Cover Reveal: A Love Story for a Nation

ALoveStoryforaNation Cover LARGEI’m happy to reveal the cover of my new novel. I have a book cover designer whom I’ve worked with on three of my novels and he gave me three different options to choose from. It wasn’t easy to decide as I liked all the different options, but in the end, this is the design that I choose.

I liked the simplicity, the barbed wire, the heart – it all resonates well with the story so I’m real happy with it. I would love to know what you think.

This novel will soon be going on Kindle Scout. If it is not chosen for publication, I will be publishing independently in July.

I really like this story, and I’ll be talking a lot about it in the coming months.

I’ve currently been writing various synopses and one liners which describe it, and I’ll post those soon as well. I always appreciate feedback.

But this is an important day for me. It tells me that my fourth novel is soon to be available. I can’t wait to see what people think about it.

And as always, I greatly appreciate the support.


Final Polish Applied: Novel Three on Schedule

I spent the last week and half doing a final-final-final clean-up, read-through, edit on my third novel, “The Reach of the Banyan Tree.”

This final run-through was after my proofreader and editor worked her magic and all changes were made. But I just felt like I wanted to read it one more time before giving my final approval to the finished manuscript.

I’m glad I did.

As any writer knows, a manuscript is never really complete. There is always more to do and change. But on my final run-through, I caught some little things, changed some wording, varied some phrases, and ultimately just polished it a little more so it shines a little brighter. I am very happy with the results, and I’m very excited for its release in only 15 days.

So much more to do over the next couple of weeks and months, but the long, hard writing and editing process is officially finished. I can now, when I have time, move back to novel #4 which is about 70 percent complete, but which I haven’t worked on in quite a while. I’m excited to get back to it. It’s quite unique. Much more about that at a later date.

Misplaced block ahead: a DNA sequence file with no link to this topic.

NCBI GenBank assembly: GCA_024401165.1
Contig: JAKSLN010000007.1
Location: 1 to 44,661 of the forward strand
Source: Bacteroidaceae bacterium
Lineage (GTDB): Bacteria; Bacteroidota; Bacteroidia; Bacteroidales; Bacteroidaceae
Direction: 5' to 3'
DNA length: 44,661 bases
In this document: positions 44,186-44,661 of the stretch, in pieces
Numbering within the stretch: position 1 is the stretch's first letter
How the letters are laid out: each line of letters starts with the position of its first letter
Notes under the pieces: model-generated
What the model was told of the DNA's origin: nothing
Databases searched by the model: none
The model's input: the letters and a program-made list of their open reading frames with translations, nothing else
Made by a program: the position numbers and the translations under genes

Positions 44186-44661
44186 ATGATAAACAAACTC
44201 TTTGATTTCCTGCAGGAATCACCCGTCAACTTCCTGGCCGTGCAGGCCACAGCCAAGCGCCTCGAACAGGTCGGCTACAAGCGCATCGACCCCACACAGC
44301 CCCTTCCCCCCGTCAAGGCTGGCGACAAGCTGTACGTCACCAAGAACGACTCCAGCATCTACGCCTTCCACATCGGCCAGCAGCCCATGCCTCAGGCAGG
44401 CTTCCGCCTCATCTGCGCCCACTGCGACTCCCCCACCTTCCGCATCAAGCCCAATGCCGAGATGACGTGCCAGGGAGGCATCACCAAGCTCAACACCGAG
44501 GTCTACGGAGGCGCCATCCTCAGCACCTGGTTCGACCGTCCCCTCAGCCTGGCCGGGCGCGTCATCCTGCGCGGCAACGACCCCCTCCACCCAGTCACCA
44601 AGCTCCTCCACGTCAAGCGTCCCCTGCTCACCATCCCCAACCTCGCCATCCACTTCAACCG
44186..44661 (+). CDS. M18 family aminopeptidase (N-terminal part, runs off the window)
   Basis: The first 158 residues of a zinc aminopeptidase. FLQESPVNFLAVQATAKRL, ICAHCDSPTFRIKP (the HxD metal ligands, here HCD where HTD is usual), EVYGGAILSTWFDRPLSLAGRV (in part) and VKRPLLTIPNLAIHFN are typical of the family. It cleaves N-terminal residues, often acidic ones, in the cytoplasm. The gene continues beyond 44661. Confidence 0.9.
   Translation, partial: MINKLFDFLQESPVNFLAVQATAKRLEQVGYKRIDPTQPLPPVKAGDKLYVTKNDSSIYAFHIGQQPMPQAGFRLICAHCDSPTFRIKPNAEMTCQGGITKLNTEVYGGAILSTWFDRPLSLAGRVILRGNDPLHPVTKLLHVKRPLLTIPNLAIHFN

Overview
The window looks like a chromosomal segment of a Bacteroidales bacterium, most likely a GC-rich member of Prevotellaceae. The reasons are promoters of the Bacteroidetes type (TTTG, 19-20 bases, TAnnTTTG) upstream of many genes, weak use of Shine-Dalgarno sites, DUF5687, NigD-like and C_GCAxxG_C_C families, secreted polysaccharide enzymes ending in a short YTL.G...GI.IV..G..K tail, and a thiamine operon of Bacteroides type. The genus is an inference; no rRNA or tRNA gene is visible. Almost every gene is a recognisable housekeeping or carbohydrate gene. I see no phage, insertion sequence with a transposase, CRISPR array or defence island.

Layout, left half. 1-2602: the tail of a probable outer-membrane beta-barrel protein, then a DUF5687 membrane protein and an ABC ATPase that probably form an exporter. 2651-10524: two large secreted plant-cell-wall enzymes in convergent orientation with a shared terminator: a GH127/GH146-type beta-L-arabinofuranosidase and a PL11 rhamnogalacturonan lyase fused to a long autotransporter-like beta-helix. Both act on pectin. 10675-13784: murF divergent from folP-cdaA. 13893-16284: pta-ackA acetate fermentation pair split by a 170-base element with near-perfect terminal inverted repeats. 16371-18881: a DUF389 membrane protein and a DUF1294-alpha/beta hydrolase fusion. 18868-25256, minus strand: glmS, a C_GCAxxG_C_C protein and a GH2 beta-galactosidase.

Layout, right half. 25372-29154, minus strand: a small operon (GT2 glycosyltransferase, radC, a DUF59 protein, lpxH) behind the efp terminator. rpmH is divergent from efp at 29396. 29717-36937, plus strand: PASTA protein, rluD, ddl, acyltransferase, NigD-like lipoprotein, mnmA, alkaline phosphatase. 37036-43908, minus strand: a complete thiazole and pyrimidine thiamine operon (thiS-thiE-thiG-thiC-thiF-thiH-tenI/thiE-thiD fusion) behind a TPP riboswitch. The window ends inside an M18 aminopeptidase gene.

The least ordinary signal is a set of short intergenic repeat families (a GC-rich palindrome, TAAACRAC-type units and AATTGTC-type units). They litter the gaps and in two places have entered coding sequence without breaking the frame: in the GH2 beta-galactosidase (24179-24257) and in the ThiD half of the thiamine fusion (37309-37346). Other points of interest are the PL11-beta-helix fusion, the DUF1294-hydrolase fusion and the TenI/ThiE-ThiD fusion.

But for now, “The Reach of the Banyan Tree” is finished will be available soon.

Thank you to everyone who has been an encouragement to me. Let’s do this!FullCoversOnly-Finals-01

Three Generations – One Awesome Vietnam Story

As The Reach of the Banyan Tree gets closer to launch day, I want to highlight the one American family which always seems to be connected to Vietnam – the Carson family.

Charles Carson was a member of the OSS (pre-cursor to the CIA) and parachuted into Tonkin, French Indochina in the summer of 1945, just a month before the Japanese capitulated. His task? Train the Viet Minh resistance fighters to be more effective against the Japanese. But what he doesn’t bargain for is getting dragged into an adventure to find a truck load of missing rifles which in turn brings him face to face with a tough, but beautiful Vietnamese woman. Anything can happen from there.

Charles “C.R.” Carson II spent time in ‘Nam during the 1960s. He fell out with his father and eventually struck it rich with his grandfather in the oil business. He is brash, arrogant, slightly crooked with a good heart – maybe.

Charles “Chip” Carson III arrives in Vietnam in 1998 to do humanitarian work. He falls not only for the country but also for a beautiful young Vietnamese woman named Thuy. He just has to convince her father to let them get married.

Three generations of Carson men, whose stories in Vietnam get connected in the most unexpected and gripping ways.

It’s all about loving and leaving Vietnam.

The adventure begins July 1!


One Month from Today: The Reach of the Banyan Tree

I was excited about the release of both of my first two novels, but with my third novel on the horizon, I’m a little more excited than usual.


I guess it is because of the story and the back story of writing it. I was living in Thai Nguyen Vietnam (where much of the story takes place) and I remember sitting down one day to start my first novel.  I had a basic concept in mind and a particular scene that I wanted to write (yes, this scene is in the novel now). I wrote a few paragraphs and became disgusted that I couldn’t write anymore. I felt inadequate and uninspired.